When you are first learning JavaScript, you will be introduced to two ubiquitous language features: functions and objects. As you begin to experiment with creating objects, you may find it useful to implement a simple function to create commonly used object types. For instance, here's a function that will create an instance of a photo object:

function createPhoto(url, date, caption) {
    return {
        url: url,
        date: date,
        caption: caption

var photo = createPhoto("rabbits.jpg", "05/10/2015",
                        "Someone's been eating my radishes.");

Using such a function ensures that every photo object has the same set of properties, and this example provides an excellent starting point for understanding JavaScript constructor functions. What if we make a few minor changes...

function initPhoto(newPhoto, url, date, caption) {
    newPhoto.url = url,;
    newPhoto.date = date;
    newPhoto.caption = caption;

var photo = {};
initPhoto(photo, "rabbits.jpg", "05/10/2015",
          "Someone's been eating my radishes.");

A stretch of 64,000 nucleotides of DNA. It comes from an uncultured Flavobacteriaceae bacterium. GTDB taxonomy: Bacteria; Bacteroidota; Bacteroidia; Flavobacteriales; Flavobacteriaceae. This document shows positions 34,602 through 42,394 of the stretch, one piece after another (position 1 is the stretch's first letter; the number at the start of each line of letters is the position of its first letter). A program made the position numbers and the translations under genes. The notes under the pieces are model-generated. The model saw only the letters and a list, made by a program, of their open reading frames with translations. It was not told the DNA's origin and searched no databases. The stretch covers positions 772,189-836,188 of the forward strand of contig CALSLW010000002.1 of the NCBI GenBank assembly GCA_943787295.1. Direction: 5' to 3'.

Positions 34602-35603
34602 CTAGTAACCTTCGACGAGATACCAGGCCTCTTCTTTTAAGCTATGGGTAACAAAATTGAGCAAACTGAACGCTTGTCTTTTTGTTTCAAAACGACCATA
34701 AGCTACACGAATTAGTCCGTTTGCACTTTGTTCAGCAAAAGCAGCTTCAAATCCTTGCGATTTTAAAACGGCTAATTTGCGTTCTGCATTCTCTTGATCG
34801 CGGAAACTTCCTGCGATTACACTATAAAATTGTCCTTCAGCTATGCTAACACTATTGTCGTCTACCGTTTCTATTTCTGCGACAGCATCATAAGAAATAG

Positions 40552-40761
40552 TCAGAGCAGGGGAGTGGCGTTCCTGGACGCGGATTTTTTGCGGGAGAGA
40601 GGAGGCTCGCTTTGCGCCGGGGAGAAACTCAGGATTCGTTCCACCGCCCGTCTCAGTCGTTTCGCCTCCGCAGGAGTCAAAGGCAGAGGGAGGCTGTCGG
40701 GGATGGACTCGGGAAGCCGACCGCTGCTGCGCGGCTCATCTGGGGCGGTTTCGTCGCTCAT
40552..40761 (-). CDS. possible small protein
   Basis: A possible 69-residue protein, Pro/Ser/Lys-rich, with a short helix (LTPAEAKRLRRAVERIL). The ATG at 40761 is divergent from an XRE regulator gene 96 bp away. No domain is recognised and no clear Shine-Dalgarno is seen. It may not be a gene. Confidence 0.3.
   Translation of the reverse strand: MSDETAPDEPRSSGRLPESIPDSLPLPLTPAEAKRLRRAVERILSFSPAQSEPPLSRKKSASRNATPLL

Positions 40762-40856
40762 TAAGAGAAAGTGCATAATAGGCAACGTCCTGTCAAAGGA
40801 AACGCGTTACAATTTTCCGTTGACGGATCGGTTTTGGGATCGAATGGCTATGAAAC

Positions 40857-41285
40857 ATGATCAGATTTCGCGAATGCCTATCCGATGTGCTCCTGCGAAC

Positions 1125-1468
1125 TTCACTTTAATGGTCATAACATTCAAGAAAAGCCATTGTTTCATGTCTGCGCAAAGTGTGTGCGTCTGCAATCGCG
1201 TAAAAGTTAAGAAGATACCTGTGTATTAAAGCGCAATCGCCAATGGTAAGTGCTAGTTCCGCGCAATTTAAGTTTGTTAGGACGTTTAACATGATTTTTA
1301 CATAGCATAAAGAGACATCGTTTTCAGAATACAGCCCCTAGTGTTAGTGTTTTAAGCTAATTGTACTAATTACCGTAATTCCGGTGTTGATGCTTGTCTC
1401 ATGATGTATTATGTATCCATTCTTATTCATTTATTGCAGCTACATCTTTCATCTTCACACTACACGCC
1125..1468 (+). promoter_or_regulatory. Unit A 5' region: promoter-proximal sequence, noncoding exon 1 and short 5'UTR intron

Instead of creating the object within our function, we create the object and pass it to the function for initialization. But the end result is the same. We have a new object with all the expected properties attached. This is essentially how constructor functions work, but the syntax is slightly different.

function Photo(url, date, caption) {
    this.url = url;
    this.date = date;
    this.caption = caption;

var photo = new Photo("rabbits.jpg", "05/10/2015",
                      "Someone's been eating my radishes.");

When we use the new keyword, JavaScript creates a new object and passes it into the constructor function. However, instead of appearing in the function's argument list, it's accessed using the this keyword. By convention, constructor functions are capitalized to distinguish them from other functions.

Once you feel comfortable with how constructor functions are used to initialize new objects, you can begin to experiment with some of their other benefits - prototypes.